“Aha!” he said, pulling out his arm with a dramatic flourish. “What’s this?”

His open palm held the two coins. “See? You must have been moving around in your sleep, and the fairy’s gift fell down back there.”

“Oooooh,” she said. “Yay!” She grabbed the coins, spun around, and skipped out of the chamber.

Just then his magic crystal ball watch flashed a reminder. He almost forgot about the first appointment with his eldest son’s new therapist. 

Shartho, their 10-year-old son and firstborn child, had been acting peculiar for some time and was below grade level in in every subject except art, at which he seemed to be a prodigy. The walls of his chamber were festooned with illustrations and paintings. But he was acting out at home and flying into raging fits over little things, sometimes over nothing at all it seemed. Lately, he had stopped speaking to them. It wasn’t clear whether he had lost his speech or was just incredibly determined not to communicate for some unknown reason. The whole thing was mystifying. In desperation, they consulted an expert in enchanted development.

Merle N. Shroody, BCSS (Board Certified Sage and Soothsayer), wasn’t what Moonrise would have expected. Instead of a wizened old man with a long white beard and penetrating eyes that radiated a sense of mystical wisdom, he turned out to be a very fashionable young man. Despite his youth, Shroody came highly recommended. In fact, according to rumor, his counseling saved the marriage of Duke Sunbeam and Pearl Pureheart when their happily ever after turned out to be merely sort of alright most of the time.

After examining the boy, he called Prince Moonrise and Princess Trellia into his private study to discuss his findings. As they were sitting down at the little conference table, Moonrise read the concern on Shroody’s face and blurted out, “He’s under some kind of curse, isn’t he?”

“Oh, I’m afraid it’s more serious than that,” said Shroody, who sounded even younger and more inexperienced than he looked. “Thanks to scientific progress, many types of dark magic are treatable now. However, your son has artism.”

Seeing Moonrise’s involuntary expression of alarm, the sage tried to assure him. “Don’t panic. There have been great advances in therapy. I’m referring you to an expert in the field, one of the most brilliant muses around.”

“A muse!” Moonrise said with more disdain than he intended to reveal.

“Do you have a problem with muses?” said the CSS.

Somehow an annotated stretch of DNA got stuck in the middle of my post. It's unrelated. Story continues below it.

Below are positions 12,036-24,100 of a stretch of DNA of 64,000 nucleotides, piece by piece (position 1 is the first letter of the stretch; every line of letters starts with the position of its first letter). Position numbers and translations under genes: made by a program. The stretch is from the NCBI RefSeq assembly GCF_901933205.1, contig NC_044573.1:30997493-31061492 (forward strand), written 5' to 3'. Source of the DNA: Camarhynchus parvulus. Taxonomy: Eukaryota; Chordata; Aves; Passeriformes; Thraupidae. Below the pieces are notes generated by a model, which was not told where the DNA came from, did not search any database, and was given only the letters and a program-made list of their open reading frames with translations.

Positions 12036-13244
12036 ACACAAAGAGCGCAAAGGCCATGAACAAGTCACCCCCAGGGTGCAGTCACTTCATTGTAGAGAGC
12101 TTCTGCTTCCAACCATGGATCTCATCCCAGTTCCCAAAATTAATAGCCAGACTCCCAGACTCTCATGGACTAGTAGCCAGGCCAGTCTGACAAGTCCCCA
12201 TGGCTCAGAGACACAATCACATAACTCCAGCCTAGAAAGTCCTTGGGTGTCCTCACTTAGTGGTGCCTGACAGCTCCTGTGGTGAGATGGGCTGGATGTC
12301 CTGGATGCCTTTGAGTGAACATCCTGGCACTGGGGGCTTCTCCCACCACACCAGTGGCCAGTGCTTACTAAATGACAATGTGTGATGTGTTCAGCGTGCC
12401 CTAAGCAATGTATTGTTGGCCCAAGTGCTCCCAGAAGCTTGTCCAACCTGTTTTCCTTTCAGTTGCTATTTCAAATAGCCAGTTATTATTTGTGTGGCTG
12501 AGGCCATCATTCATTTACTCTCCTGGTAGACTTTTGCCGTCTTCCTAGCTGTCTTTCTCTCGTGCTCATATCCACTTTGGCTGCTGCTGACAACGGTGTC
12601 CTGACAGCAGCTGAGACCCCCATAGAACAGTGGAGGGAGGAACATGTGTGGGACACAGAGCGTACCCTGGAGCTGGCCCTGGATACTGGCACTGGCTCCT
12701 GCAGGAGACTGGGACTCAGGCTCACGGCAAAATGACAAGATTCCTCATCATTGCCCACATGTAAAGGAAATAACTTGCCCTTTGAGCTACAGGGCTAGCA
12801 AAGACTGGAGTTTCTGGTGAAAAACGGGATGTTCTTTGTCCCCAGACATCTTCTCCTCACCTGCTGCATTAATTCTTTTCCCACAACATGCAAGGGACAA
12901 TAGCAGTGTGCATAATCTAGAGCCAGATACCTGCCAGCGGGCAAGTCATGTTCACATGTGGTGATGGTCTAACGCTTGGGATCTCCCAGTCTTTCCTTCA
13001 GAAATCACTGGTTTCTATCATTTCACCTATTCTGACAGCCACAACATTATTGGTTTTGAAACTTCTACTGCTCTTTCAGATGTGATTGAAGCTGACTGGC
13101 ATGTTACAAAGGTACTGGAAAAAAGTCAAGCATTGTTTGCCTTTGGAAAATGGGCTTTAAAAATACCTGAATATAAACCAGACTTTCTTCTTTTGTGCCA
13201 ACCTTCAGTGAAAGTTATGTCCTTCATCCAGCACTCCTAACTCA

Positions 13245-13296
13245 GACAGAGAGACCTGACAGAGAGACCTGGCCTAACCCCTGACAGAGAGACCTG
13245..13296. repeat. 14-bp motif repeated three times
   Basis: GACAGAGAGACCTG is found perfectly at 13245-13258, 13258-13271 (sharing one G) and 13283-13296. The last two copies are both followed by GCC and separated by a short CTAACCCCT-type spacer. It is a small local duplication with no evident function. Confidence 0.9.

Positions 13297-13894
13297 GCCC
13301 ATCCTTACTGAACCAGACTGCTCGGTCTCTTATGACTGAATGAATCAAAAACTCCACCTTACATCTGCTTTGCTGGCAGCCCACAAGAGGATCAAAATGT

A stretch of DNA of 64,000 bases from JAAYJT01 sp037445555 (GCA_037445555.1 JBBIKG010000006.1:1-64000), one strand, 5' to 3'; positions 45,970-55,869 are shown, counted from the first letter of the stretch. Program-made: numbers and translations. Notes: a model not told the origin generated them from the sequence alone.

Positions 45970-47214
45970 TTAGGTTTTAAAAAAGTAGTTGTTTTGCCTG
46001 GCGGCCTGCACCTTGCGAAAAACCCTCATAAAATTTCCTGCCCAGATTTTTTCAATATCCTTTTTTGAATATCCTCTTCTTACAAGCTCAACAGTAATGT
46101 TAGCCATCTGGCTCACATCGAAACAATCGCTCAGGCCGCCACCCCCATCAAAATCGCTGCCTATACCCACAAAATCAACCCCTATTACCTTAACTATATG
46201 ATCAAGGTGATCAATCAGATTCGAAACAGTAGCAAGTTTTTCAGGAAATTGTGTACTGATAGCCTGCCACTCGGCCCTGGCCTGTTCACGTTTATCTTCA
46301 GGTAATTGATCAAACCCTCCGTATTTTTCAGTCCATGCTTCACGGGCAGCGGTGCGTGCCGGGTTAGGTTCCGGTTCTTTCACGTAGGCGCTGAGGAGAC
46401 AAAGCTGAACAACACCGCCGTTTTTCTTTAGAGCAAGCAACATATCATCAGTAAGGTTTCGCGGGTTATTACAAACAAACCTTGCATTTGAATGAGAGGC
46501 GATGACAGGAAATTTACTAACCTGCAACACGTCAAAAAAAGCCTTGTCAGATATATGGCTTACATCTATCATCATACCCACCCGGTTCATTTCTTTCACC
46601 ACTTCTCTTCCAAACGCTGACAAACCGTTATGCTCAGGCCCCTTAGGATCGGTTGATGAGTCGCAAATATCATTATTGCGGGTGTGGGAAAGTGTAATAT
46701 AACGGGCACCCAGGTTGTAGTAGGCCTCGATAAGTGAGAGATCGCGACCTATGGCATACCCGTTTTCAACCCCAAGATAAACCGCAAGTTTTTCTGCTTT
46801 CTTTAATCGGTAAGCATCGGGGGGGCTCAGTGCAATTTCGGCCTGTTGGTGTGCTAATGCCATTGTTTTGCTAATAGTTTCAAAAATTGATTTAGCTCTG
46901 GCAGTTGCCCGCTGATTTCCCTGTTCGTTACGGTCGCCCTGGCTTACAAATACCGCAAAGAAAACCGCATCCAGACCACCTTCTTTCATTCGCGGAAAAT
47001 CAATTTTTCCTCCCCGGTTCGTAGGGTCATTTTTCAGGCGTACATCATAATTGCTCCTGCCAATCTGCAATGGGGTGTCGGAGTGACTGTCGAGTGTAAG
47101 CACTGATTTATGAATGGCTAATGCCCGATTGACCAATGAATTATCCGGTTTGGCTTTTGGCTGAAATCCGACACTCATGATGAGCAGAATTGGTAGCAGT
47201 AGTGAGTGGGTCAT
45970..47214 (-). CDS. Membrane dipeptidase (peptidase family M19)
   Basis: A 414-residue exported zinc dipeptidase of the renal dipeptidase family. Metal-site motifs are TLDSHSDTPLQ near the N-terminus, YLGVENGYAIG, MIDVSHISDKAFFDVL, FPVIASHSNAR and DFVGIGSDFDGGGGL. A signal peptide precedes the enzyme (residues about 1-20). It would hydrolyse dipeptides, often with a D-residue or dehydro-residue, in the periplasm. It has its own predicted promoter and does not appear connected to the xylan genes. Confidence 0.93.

“They’re as fruity as rum cakes,” said Moonrise. “All they do is toss around a lot of sparkly glitter about dreams and inspiration and creativity. They’re probably philosopher-stoned out of their minds half the time.”

Trellia nudged him under the table and gave him the sharp look that meant “shut up and behave yourself and try not to embarrass me.”

“I admit the musing profession is not a rigorous science like sorcery or soothsaying, but many things can’t be explained by the hard sciences,” said the sage. “There are documented cases of creative visions, sudden epiphanies, transcendental insights, profound intuitions. After all, we enchanted beings are both body and spirit, you know. Not everything can be explained emperically.”

Ridgeline’s office arranged the appointment with the muse for them. Moonrise wasn’t looking forward to it. If the whole thing were up to him, he would have backed out, but Trellia wouldn’t have it.

“I don’t get it,” he told her in a discouraged mood. “By the time I was Shar’s age I had to master basic swordsmanship and bow hunting and I was taking advanced-placement alchemy. I mean, how old were you when you slew your first dragon?”

“Well, about 9 years old, but it was a young pygmy dragon that was stealing goats from nearby farms,” she said. “And I did it with a hunting party, not as a solo thing. We can’t expect the same kind of achievement from Shar. It’s our job to help him learn how write the story that was meant to be told about his life.”

“Why can’t I just take him camping in the woods and teach him how to kill a man-eating mushroom with only a bodkin for a weapon like any normal boy?”

“Because he isn’t a normal boy,” she said. “He’s something better. He’s a Moonrise.”

As it turned out, an emergency dragonslayer mission called Trellia and her positive thinking away when Shar’s first muse appointment came due, leaving him to deal with the free spirit alone.